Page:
It’s winter, and it’s snowing. What can you do when you’re feeling stuck on those long, cold days? Take the opportunity to explore outdoors with your children, of course!
Winter is the perfect time for a snow-study program. Whether you’re looking for a winter homeschool curriculum unit on snow or simply enjoying a winter day with a small child, play with these snowy day nature study ideas!
Explore Animal Homes As Part of a Winter Homeschool Unit
Where are animals living on these snowy days? Search for holes in the snow and look for burrows at the base of trees. Look up the tree and examine it to see if there are woodpecker holes. If the snow is not too deep, turn over logs and look for animals underneath. Some surprising animals thrive on snowy days. For example, woodbugs actually contain an antifreeze that prevent them from freezing in the cold.
Other animals are hiding from the cold. With your small children or young homeschoolers, read a book about hibernation like Bear Can’t Sleep by Karma Wilson. Talk about how some animals sleep in the winter while others migrate to warmer climates. What summer animals are no longer here? What summer animals are sleeping? This is the perfect opportunity to research a specific animal and do a study unit.
Homeschoolers Will Enjoy A Snowy Day Search For Animal Tracks and Signs
A snowy day is a perfect time for homeschoolers and other intrepid adventurers to head outdoors to look for signs of animal life. Find a good tracking book—Animal Tracks of North America is a personal favorite. It is pocket-sized and very easy to use. In addition to looking for tracks, look for signs like animal scat (poo) and bits of food that an animal may have left behind. For example, chewed branches are a sign that a deer or a porcupine might be in the area. The aim here is not necessarily for the children to be right, it’s to have fun and learn that different animals leave different signs behind.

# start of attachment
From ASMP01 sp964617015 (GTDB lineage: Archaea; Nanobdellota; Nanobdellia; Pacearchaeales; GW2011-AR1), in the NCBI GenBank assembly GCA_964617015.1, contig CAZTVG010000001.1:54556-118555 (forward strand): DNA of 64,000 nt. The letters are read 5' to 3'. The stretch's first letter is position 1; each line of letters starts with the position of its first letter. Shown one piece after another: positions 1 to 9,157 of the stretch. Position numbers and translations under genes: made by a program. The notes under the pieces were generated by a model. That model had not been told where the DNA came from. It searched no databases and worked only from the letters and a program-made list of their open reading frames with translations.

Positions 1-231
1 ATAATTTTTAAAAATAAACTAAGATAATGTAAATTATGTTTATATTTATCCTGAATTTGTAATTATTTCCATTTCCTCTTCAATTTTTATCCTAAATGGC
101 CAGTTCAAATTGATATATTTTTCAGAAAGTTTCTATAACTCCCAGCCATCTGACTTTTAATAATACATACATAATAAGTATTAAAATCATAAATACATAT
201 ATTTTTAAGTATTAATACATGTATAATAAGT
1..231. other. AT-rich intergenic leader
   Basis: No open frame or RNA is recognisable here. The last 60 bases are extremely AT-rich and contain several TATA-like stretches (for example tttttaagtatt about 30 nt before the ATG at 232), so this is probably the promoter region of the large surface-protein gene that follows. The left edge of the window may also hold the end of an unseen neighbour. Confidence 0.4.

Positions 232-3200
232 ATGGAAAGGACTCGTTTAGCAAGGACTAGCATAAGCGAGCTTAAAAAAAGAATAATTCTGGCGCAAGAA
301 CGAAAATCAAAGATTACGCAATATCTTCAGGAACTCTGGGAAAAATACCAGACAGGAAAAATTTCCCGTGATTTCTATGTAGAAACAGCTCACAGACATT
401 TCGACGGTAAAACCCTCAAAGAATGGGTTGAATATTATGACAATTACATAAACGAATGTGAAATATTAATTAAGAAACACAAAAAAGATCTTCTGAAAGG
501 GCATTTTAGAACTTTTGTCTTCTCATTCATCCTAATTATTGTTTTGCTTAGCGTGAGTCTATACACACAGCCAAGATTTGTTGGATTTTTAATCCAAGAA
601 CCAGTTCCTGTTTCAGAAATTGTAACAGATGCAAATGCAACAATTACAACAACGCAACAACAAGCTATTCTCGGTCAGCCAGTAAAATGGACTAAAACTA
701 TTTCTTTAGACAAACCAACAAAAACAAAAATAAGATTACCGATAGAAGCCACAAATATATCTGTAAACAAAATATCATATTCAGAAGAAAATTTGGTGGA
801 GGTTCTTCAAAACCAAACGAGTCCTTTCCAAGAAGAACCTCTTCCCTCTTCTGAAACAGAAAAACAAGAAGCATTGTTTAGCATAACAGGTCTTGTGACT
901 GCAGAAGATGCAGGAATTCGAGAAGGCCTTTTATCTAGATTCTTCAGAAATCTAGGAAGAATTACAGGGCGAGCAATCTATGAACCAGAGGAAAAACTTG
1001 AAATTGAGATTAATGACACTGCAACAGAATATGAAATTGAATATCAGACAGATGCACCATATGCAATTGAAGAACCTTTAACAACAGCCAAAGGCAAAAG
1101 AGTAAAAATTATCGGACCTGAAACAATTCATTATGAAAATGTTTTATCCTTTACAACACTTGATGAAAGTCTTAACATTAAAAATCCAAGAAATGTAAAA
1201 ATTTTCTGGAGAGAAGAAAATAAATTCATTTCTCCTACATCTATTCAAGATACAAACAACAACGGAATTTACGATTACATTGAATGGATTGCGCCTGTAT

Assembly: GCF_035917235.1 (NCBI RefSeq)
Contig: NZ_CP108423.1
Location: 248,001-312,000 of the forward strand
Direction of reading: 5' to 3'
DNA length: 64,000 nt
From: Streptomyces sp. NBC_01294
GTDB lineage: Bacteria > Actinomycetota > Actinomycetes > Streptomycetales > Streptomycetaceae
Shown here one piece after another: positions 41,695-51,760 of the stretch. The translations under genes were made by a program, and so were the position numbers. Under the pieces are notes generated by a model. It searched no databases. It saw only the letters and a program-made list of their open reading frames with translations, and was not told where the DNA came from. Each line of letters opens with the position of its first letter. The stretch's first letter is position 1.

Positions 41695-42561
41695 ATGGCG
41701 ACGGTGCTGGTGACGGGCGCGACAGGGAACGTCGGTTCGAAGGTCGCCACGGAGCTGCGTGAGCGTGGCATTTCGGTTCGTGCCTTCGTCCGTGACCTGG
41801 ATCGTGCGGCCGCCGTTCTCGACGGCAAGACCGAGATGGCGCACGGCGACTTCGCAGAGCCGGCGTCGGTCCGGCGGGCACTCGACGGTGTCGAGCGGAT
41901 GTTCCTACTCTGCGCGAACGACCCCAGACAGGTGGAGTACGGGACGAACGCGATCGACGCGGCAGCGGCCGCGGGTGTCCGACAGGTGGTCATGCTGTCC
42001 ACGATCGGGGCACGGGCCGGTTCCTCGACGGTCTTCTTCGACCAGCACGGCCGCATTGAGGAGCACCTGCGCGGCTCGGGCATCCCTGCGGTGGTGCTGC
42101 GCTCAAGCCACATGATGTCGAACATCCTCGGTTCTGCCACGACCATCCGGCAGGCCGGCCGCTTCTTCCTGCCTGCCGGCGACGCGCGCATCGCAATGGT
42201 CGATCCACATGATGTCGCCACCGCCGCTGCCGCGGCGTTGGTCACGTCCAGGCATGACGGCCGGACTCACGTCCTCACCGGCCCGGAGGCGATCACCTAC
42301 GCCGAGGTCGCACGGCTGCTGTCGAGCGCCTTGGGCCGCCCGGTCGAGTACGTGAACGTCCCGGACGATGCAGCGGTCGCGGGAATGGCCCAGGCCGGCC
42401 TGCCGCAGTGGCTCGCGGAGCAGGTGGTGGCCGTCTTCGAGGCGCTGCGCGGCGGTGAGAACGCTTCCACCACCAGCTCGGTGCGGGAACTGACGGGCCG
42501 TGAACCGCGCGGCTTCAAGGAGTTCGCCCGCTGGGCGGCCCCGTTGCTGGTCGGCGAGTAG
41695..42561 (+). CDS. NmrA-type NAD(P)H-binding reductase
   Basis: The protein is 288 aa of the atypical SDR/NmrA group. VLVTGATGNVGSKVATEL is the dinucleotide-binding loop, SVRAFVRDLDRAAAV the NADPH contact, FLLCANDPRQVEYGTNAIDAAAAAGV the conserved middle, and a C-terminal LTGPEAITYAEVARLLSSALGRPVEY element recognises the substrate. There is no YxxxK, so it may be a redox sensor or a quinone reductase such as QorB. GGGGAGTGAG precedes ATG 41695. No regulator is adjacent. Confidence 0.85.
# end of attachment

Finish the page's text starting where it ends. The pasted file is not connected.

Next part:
Dress Up! Discover How Animals Stay Warm In the Snow
Animals use a myriad of different ways to stay warm during the cold, snowy winter. Snow itself is actually quite warm. Build a snow fort and discover how it provides shelter from the winter winds. Snow is an insulator since it keeps air in little pockets inside the snow, just like a thick sweater.
If it’s not too cold and you can experiment a little with outdoor clothing, try wearing different thicknesses and different kinds of clothing outdoors. What keeps you the warmest? Mammals often grow a thicker layer of fur to prepare for the winter.
Can you stay warm when you get damp? Many animals use waterproofing to keep the heat in since damp skin means that water and heat will evaporate off your skin, cooling you down.
Other animals use a thick layer of fat to stay warm. Place some lard inside a vinyl glove and put your hand inside, then plunge it into the snow. Do the same with a hand with just a glove and no lard. What’s the difference? The hand with the fat around it should stay much warmer.
Contrary to what some might think, winter is a fabulous time to do a nature study program with children. It affords an opportunity to talk about hibernation, winter food, animal tracks, and how animals stay warm. Enjoy a snowy day nature study program with your homeschoolers this winter season!